A computer running Windows Server 2008 that has the SUA feature installed enables two separate command-line environments: a UNIX environment and a Windows environment. Applications execute within a specific environment. A UNIX command executes within the UNIX environment, and a Windows command executes within the Windows environment. Although the environments are different, commands executing in these environments can manipulate files stored on Windows volumes normally. For example, you can use the UNIX-based grep command under SUA to search a text file stored on an NTFS volume.

UNIX applications that run on existing computers can be ported to run on Windows Server 2008 under the SUA subsystem. This enables organizations to migrate existing applications that run on UNIX computers to Windows Server 2008. SUA supports 64-bit applications running on a 64-bit version of Windows Server 2008 as well as 32-bit applications running on both the 64-bit and 32-bit versions of Windows Server 2008. SUA supports connectivity to Oracle and SQL Server databases by using the Oracle Call Interface (OCI) and Open Database Connectivity (ODBC) standards. SUA also includes support that enables developers to debug Portable Operating System Interface (POSIX) processes by using Microsoft Visual Studio. POSIX is a collection of standards that define the application programming interface (API) for software that is compatible with UNIX-based operating systems.

Although it is possible to run some UNIX-based operating systems under Hyper-V, many UNIX computers use processor architectures other than x86 or x64. Only operating systems that run on the x86 or x64 architectures are compatible with Hyper-V. When planning the migration of POSIX-compliant applications from UNIX-based computers to Windows Server 2008, first determine whether the application can be migrated to run under the SUA subsystem. If the application cannot be migrated, a virtualization alternative might be necessary. In some cases, it will not be possible to migrate a UNIX-based application to a Windows host or a virtualized UNIX host running under Hyper-V. It is important that you determine what is possible before you make any firm plans to decommission existing UNIX-based computers.

Server for NIS

Server for NIS enables a Windows Server 2008 DC to act as a master NIS server for one or more NIS domains. Server for NIS provides a single namespace for NIS and Windows domains that an enterprise administrator can manage by using a single set of tools. Server for NIS stores the following NIS map data in AD DS:

  • aliases

  • bootparams

  • ethers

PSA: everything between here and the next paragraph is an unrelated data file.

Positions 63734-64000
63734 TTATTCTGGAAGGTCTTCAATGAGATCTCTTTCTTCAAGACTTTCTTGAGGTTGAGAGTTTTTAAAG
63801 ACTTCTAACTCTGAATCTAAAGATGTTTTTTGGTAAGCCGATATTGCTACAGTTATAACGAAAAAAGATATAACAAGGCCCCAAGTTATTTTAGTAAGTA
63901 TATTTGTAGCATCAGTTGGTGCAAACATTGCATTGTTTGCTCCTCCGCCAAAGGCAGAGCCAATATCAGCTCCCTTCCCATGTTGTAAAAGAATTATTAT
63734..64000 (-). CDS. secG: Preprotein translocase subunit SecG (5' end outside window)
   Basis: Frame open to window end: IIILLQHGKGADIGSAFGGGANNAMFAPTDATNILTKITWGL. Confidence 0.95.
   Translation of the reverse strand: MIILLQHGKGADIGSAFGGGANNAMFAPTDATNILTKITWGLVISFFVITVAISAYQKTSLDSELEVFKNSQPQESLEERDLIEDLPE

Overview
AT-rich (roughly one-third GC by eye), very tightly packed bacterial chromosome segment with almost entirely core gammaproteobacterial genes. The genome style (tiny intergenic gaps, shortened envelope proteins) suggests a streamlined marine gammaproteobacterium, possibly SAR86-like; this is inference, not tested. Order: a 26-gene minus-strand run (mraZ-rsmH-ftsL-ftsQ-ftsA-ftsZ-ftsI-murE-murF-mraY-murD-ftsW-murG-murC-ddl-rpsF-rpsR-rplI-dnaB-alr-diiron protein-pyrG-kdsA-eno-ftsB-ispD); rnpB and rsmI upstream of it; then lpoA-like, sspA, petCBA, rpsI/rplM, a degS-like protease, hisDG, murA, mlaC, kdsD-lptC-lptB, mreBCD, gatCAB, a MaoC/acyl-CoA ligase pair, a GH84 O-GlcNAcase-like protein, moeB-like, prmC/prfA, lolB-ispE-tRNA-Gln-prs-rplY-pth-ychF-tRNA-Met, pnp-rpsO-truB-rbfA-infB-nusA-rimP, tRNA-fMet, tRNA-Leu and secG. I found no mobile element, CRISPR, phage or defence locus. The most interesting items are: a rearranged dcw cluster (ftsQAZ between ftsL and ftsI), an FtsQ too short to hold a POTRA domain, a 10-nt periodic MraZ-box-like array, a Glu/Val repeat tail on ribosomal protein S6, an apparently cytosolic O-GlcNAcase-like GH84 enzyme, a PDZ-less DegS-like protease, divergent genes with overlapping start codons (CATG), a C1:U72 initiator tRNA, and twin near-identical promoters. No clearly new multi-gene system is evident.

• hosts

  • group

  • netgroup

  • netid

  • netmasks

  • networks

  • passwd

  • protocols

  • rpc

  • services

  • pservers

  • shadow

It is possible to deploy Server for NIS on other DCs located in the same domain as the master NIS server. This enables these DCs to function as NIS subordinate servers, and NIS data is replicated through AD DS to the servers hosting the Server for NIS role. UNIX-based computers can also function as NIS subordinate servers because Server for NIS uses the same replication protocol to propagate NIS data to UNIX-based subordinates as a UNIX-based NIS master server does. When considering the deployment of Server for NIS in an integrated environment, remember that a computer running Windows Server 2008 must hold the master NIS server role. A computer running Windows Server 2008 cannot function as an NIS subordinate server to a UNIX-based NIS master.

When planning the migration from UNIX-based NIS servers to Windows-based NIS servers, your first task is to move the NIS maps to the new Windows Server 2008 NIS server. After you do this, the computer running Windows Server 2008 can function as an NIS master. It is possible to move multiple NIS domains to a single Windows Server 2008 DC. Although you can configure Server for NIS to support multiple NIS domains concurrently, you can also merge the domains after they have been migrated to the Windows Server 2008 DC running Server for NIS.

You are likely to plan the deployment of Server for NIS when you want to retire an existing NIS server infrastructure although NIS clients are still present on your organizational network. Server for NIS enables you to consolidate your server infrastructure around the Windows Server 2008 operating system while enabling UNIX-based NIS client computers to continue functioning normally on your organizational network.

When planning the deployment of Server for NIS, remember that this component is installed as a role service under the AD DS server role. Server for NIS can be installed only on a Windows Server 2008 DC. You cannot deploy Server for NIS on a standalone computer running Windows Server 2008 or on a member server running Windows Server 2008.

Services for Network File System

Services for Network File System (NFS) enables file sharing between Windows-based and UNIX-based computers. Plan to deploy Services for NFS if your environment contains a large number of UNIX-based client computers that need to access the same shared files as the Windows-based client computers on your organization’s network. Figure 3 shows the NFS Advanced Sharing dialog box on a computer running Windows Server 2008 configured with Services for NFS.

Figure 3. Configuring an NFS share

During the deployment of Services for NFS, you must configure AD DS lookup resolution for UNIX group ID and UNIX user ID (GID and UID). You do this by installing the Identity Management for UNIX Active Directory schema extension that is included in Windows Server 2008.You can then configure identity mapping by configuring the properties of Services for NFS and specifying the domain in the forest in which Identity Management for UNIX has been installed. Figure 4 shows identity mapping configuration for Services for NFS.

Figure 4. Configuring NFS identity mapping